Assuming Trump is still in the job after two years, he will have to deal with mid-term elections. It’s normal even for a popular president to lose ground in the mid-terms, but Trump is likely to suffer a huge blow. A good proportion of his voters were sold on pledges to end corruption, bring jobs home and take on Wall Street, but these already feel like distant memories. His more extreme policies and erratic behaviour will cost even more votes.

After the mid-terms, the job of president will become even more challenging if the majority in congress is lost, as Obama found during both his terms. A year of roadblocks in Congress on top of being chipped away at by his critics on Twitter and numerous mainstream media outlets is going to take it’s toll. 

By the time his third year starts he will have had enough.

Fixing British Politics Part 2: Enough of the broken promises

During an election campaign, a political party will set out it’s vision of how the country will be transformed when they get into power. As you would expect, it’s a positive message, containing the political equivalent of palm trees and sandy beaches. Nobody wants to hear about how they might find it harder to get a job, or have to pay more taxes. The problem with this whole charade is that the vision is usually rather non-committal. It might sound impressive but the use of weasel words ensures that the number of genuine promises being made is surprisingly small.

By the end of the term in office, there is often a significant disparity between what was promised and what was delivered. A memorable recent example is the broken commitment of the Liberal Democrats to scrap university tuition fees, and during the Obama presidency in the US there are many more examples.

In the competitive business environments where many of us work, this sort of behaviour is unacceptable. We all know of someone who found themselves out of a job because they failed to deliver a critical project or manage a department properly.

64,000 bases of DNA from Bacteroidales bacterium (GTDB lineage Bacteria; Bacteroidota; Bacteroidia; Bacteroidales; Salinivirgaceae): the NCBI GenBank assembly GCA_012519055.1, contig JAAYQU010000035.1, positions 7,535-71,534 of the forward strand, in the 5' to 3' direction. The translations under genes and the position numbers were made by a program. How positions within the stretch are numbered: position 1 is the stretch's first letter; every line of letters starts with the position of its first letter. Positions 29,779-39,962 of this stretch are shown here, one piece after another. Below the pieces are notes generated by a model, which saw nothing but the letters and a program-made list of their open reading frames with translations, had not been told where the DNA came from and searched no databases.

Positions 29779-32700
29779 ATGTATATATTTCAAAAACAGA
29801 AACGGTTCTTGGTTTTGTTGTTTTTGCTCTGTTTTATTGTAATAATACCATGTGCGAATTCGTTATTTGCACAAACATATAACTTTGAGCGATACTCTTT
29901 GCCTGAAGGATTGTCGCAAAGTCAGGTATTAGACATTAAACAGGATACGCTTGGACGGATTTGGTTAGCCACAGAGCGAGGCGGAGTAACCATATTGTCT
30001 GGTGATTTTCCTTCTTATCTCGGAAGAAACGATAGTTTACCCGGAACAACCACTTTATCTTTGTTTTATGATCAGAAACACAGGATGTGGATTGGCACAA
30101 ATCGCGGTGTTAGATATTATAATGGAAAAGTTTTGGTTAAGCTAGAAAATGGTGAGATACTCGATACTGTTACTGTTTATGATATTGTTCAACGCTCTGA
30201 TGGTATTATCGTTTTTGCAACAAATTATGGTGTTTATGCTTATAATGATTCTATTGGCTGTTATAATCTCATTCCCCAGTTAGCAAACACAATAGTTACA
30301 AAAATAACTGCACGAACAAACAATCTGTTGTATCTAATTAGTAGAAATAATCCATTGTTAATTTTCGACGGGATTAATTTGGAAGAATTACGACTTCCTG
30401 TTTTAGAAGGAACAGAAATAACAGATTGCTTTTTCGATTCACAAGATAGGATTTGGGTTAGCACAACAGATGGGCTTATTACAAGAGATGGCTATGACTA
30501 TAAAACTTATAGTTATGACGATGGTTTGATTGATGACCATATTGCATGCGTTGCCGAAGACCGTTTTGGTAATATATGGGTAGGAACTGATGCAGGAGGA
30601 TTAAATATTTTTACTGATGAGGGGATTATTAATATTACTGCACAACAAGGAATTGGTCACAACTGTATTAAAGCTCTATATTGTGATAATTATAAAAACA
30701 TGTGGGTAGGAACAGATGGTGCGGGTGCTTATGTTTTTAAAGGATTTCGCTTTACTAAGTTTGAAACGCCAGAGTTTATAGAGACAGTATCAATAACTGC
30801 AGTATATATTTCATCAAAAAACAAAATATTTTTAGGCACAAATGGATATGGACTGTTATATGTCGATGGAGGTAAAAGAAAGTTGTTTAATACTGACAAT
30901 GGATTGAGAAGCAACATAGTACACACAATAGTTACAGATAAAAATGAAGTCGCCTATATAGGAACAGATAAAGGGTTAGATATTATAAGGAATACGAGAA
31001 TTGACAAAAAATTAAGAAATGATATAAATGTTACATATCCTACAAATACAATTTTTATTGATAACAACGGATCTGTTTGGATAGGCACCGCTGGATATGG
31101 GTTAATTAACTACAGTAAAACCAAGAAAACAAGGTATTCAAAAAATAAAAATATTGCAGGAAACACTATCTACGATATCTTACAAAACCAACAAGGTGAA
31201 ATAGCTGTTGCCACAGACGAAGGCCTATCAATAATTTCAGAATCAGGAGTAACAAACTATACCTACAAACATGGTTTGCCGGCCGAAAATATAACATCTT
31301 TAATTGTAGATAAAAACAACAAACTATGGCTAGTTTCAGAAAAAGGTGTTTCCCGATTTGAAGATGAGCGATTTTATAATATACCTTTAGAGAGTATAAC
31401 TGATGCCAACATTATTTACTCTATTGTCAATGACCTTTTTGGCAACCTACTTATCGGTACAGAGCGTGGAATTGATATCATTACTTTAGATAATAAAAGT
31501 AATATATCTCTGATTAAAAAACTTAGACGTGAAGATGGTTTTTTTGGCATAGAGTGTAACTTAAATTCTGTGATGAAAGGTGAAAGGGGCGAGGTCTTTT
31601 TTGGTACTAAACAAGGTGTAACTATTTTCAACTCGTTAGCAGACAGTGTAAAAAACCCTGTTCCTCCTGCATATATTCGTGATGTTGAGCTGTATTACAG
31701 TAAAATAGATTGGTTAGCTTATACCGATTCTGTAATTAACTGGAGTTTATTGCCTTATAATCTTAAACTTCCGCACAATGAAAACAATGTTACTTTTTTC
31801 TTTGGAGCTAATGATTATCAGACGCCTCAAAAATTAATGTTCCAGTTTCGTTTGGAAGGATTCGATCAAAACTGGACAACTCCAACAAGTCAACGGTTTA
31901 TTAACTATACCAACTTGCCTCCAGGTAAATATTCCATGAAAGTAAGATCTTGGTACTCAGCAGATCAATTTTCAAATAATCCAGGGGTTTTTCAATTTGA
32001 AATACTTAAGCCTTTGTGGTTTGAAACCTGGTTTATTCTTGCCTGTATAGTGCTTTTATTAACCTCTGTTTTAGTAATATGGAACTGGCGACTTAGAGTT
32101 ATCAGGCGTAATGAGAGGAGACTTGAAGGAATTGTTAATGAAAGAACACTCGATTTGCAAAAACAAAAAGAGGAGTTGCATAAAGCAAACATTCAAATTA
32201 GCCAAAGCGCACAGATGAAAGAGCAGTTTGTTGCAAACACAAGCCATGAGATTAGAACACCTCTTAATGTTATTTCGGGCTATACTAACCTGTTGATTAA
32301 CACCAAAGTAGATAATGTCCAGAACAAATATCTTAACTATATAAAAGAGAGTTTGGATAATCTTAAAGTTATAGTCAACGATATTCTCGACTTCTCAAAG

While it’s good for government to have a vision, it’s less important today because our society has already been built. We are now in the process of incrementally improving it, so the focus should be on delivery and management. Massive changes on the scale of the welfare state and the national health service are almost unheard of.

So why are governments not held accountable to their election manifesto in a formal way? And is it even viable to do so? Running the country is a difficult task and unexpected events take place that could significantly impact the priorities of a government. Would it really be fair to tear apart the Japanese government for failing to deliver on promises when they had to deal with a massive nuclear catastrophe? Also, no government works in isolation – it has to work with other nations and organisations like the EU and the UN.

Clearly, it’s not as simple as creating a checklist from an election manifesto and blindly assessing a government against it without applying some judgement. But even so, is it appropriate to have no accountability whatsoever, to allow manifestos to say things that politicians know have little chance of becoming reality?

I believe a party running for election should include a concrete list of the projects and programmes it intends to deliver. And at the end of the term of office, that list should be independently scored. An overall score should be lenient – given the constraints and shifting priorities faced by any government, delivering even 60% of the original plan is probably a commendable achievement. But over time, the rating should improve.

If shifting priorities mean that new projects and programmes must be started, they should be grouped into a referendum vote because they diverge from what the public originally voted for. Obviously, any emergency measures to deal with natural or humanitarian disasters would have to be exempt from this process.

While it is possible to find web sites that rate presidents and prime ministers on their record against election promises, I want government itself to embrace this rather than leaving it to third parties. They should rate themselves accurately and take pride (or disappointment) in their scorecard.